Stuck at Work for the Holidays

Have to work on a holiday

 

“Oh there’s noooooo place like wooooorrrrrrrk for the holidays…”

Wait.  That’s not how the song goes…

It can be difficult enough as a working mom to occasionally (or always!) deal with feelings of guilt and disappointment when dropping a child off at daycare or missing out on a poetry recitation at school, but these heart-wrenching emotions only intensify when that mom finds she is scheduled to work on a holiday or Holy Day.

Over the course of my working adult life, I’ve spent time in the retail and healthcare industries. Both are notorious for scheduling staff ’round the holiday clock. Granted, I think we all want there to be docs and nurses available if we have to rush a sick child to the ER on Christmas Day, but I’d be willing to bet a few of those folks are somewhat preoccupied by their waiting families at home – and with good reason. As for retail, REI made headlines this year when they announced they’d be closed on Black Friday. I’m not going to lie, this is a trend I hope will gather some major steam in the coming years. In the meantime, here are a few techniques I’ve picked up through working through the most special times of year – like that Good Friday four years ago where I spent the day at work fuming about missing the 3pm Veneration of the Cross. (I really identified that day with Christ’s lament, “Father, forgive them. They know not what they do [by making me work today.]” I mayormaynot be paraphrasing.) Continue reading

Living the Liturgical Year With A Fork And A Knife

As a mom of four who works outside of the home, it’s always particularly challenging for me to try and find ways to bring the Liturgical Year of the Church alive for our family.  A few years ago we decided that we were determined to do a little something special on favorite feast days during the year to drive home the idea that our Church is a Church of celebration.  There is much throughout the year to celebrate, enjoy, and live our hope in joy!  We started out slowly, celebrating each child’s patron saint’s feast day.  We usually do this by making cupcakes or letting the child pick what we eat for supper that night. Slowly, we began adding little crafts or special foods for other feast days.  Along the way, I have come to realize that the easiest way to highlight a feast day is by preparing foods for supper or dessert that accurately portray the type of cuisine local to the region where the saint lived.  For instance, on St. Joseph’s feast day (March 19th), I make my good friend’s recipe for mostaccioli as an homage to his popularity in Sicily.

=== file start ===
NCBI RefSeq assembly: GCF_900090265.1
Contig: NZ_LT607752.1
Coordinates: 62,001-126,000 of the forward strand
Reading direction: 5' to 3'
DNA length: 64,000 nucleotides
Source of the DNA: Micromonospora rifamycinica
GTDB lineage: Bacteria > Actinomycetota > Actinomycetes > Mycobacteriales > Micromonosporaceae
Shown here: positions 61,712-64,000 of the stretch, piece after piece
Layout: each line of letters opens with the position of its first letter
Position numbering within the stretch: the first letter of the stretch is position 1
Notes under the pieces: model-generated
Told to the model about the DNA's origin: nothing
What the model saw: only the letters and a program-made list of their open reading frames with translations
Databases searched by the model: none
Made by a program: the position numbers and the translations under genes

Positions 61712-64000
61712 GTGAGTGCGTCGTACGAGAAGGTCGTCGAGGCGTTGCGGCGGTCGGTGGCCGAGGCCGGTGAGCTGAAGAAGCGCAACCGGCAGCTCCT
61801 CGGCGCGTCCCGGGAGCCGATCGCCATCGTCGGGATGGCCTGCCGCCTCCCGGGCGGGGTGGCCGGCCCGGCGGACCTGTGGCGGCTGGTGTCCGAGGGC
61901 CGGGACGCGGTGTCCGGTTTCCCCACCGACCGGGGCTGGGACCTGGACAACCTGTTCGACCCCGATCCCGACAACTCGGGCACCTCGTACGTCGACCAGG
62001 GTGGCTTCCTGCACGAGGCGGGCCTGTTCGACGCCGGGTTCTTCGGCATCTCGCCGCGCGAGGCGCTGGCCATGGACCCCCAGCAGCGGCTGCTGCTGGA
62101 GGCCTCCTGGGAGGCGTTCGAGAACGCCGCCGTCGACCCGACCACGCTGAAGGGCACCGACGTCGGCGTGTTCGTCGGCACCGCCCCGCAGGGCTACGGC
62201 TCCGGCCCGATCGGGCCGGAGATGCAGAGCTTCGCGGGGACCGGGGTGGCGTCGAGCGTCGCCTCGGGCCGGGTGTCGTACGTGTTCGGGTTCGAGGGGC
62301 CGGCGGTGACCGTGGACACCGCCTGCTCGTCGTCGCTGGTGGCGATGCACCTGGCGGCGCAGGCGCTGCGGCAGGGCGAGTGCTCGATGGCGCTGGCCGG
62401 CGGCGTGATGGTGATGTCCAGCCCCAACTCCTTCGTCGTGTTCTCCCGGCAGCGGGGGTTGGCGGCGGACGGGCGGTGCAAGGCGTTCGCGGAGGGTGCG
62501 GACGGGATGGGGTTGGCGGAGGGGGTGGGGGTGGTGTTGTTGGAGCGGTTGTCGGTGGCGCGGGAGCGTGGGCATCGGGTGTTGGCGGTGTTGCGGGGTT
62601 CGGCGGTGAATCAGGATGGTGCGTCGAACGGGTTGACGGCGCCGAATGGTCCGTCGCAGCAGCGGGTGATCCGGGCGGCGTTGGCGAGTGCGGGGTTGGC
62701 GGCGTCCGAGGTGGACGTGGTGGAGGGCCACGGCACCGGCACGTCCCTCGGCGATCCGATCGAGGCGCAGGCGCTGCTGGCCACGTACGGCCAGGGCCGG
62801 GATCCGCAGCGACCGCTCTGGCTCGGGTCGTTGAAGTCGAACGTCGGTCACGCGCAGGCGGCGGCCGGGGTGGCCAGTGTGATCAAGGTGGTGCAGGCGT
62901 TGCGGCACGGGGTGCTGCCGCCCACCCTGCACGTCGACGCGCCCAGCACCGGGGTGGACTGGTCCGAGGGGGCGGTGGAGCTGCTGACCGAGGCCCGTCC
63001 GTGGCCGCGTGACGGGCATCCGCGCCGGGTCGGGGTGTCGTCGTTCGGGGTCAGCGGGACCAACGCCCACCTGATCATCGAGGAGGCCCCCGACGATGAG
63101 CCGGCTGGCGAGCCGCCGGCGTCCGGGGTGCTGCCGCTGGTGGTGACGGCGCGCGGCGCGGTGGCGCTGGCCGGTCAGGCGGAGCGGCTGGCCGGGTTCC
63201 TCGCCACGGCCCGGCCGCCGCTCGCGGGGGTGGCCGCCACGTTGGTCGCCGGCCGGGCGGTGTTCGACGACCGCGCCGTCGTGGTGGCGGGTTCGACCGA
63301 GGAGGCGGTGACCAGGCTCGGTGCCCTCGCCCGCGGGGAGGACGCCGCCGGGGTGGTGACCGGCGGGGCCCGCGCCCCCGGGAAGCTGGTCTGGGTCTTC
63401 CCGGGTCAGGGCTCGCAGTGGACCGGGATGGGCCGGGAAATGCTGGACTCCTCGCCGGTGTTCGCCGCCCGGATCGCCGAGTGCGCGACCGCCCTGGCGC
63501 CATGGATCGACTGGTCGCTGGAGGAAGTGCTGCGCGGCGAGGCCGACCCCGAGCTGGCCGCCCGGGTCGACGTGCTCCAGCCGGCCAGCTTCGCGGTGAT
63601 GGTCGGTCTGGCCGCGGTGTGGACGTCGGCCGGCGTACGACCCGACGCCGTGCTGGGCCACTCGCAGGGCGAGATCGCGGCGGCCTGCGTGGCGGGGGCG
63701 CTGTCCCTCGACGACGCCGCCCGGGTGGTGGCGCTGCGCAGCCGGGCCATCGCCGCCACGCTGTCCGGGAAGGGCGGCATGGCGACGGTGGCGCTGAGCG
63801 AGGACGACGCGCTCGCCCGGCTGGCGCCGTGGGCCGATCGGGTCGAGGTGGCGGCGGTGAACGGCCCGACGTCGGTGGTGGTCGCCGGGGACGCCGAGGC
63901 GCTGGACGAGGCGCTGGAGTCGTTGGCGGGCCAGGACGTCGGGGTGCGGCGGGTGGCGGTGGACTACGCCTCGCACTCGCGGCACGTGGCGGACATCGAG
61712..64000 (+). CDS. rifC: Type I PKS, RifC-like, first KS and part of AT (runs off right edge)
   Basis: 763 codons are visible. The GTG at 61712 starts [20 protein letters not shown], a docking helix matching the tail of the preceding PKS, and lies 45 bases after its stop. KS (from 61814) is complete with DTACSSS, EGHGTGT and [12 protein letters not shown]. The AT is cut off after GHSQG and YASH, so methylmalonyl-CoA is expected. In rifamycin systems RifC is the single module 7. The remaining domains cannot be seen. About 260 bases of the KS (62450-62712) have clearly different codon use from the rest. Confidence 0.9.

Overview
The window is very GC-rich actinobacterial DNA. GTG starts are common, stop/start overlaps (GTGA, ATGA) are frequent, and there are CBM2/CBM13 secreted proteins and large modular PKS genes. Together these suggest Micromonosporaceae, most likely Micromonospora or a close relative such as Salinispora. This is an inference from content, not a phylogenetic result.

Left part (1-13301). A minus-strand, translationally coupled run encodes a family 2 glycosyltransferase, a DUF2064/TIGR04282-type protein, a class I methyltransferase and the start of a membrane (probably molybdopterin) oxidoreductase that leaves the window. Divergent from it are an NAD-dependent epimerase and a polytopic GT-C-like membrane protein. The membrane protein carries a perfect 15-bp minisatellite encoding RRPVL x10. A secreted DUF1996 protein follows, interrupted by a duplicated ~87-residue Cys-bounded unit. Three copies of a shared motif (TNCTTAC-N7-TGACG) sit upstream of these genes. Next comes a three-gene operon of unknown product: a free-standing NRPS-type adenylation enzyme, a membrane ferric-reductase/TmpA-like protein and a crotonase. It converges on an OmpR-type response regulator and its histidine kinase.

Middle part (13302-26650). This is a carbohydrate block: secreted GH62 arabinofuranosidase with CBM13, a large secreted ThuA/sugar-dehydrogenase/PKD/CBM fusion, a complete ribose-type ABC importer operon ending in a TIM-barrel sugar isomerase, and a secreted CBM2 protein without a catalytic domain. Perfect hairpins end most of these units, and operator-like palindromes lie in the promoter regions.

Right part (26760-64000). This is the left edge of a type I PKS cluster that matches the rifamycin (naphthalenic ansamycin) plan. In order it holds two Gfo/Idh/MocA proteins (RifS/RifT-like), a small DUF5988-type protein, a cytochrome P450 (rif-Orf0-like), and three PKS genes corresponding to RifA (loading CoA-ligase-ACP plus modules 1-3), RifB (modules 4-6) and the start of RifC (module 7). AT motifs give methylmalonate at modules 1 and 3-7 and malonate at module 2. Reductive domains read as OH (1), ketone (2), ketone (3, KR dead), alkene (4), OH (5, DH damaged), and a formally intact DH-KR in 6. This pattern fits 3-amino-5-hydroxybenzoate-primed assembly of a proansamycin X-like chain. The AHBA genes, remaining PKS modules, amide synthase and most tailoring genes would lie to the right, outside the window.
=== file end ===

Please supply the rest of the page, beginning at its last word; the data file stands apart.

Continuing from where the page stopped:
Mostaccioli for the feast of St. Joseph....mmmm
Mostaccioli for the feast of St. Joseph….mmmm

Another time, we had goldfish crackers on the feast of St. Anthony, which led to a great retelling of the legend where the saint couldn’t find anyone who’d listen to his sermons – so he went to a nearby stream and preached to the fish!  One day when I was feeling particularly adventuresome, we invited a few friends over to make cornbread and wooden spoon dolls to celebrate the feast of St. Kateri Tekakwitha.  Most of the time, though, dinnertime is the best time to enjoy saint-centric conversation and foods. Continue reading